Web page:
His vision of ministry: One of the things that a bishop has to do within a few months of arrival is to choose a vicar general to help him with the administration of the diocese and I prayed about this for a long time and I gradually realized that Msgr. Friend was the person I wanted.
So I was happy to see that he had made an appointment to come to speak with me on another matter, which I presumed would be to give me a report on his work as vocations director. But actually he had made the appointment to update me on his health situation and to tell me that his doctor recommended that he take a medical retirement due to his MS.
Anyway, I told him that we could work around his MS and anyway, what was he going to do, just sit around doing nothing? I told him that I couldn’t imagine him really wanting him to retire, knowing him as I did, and by the way, I wanted him to be my vicar general too. And as for strength, if this was of the Lord, he would supply all the strength that was needed.
So Msgr. Friend came to that appointment almost nine years ago offering to give up his one job on doctor’s advice and left the appointment with two jobs.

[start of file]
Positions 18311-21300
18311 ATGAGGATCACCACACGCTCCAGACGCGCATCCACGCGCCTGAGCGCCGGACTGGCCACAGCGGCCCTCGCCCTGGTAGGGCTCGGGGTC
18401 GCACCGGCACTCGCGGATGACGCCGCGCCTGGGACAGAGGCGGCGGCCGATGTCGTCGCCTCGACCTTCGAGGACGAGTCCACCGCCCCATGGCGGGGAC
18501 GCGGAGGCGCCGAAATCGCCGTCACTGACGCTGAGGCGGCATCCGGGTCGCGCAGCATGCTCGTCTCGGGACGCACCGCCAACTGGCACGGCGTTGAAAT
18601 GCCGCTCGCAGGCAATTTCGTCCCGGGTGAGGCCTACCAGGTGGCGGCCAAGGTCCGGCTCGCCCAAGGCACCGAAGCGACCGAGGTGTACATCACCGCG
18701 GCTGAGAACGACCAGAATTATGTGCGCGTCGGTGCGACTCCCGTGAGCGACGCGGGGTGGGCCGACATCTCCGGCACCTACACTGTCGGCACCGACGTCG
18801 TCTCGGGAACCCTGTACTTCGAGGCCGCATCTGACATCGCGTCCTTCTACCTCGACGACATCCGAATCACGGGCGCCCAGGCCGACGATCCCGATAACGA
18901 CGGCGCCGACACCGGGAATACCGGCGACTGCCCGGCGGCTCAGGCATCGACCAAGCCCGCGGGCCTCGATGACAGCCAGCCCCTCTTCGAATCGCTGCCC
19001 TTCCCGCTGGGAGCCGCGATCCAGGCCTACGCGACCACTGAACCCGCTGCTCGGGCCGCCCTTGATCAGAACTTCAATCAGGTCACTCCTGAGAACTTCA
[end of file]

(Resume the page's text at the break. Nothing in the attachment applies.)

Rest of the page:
When I chose him to be my vicar general, it was because I was looking for someone who spoke Spanish well and has a heart for the poor and a commitment to social justice and the right to life from the first moment of conception to natural death. Someone who would be able to represent me well when I couldn’t be present and deal with things directly myself.
That is what a vicar general is, the alter ego and personal representative of the bishop. His personal and ministerial history and experiences paralleled mine in many ways, and yet I could also see how open he was to seeing new possibilities — I tend to be more practical — and how beneficial that additional perspective would be. He’s passionate and he’s all in.
As you can imagine, Msgr. Friend is quite different from any other vicar general I know and the reason is that his starting point when addressing issues is spirituality rather than Church governance, which comes later.
But first he asks, “Where is the Lord in all this? What’s really going on here?”
The Church has gotten into a lot of trouble over the years by putting institutional concerns first, covering things up, turning a blind eye, but not Msgr. Friend. And he does this in part because of his trust in the Lord, that the Lord will bring us through if we simply do what faithfulness requires.
And Monsignor, in addition to describing my admiration of your spirituality and our shared vision of ministry, I simply want to thank you for embracing the sacrifices you make to serve me and to serve the Church in Arkansas. Like Peter, James and John, you are one of my pillars on whom I most rely and most trust.
Happy 30th Anniversary! May the Lord preserve your health and grant you many, many more years! I’ll be 83 at your 50th and I hope to be present.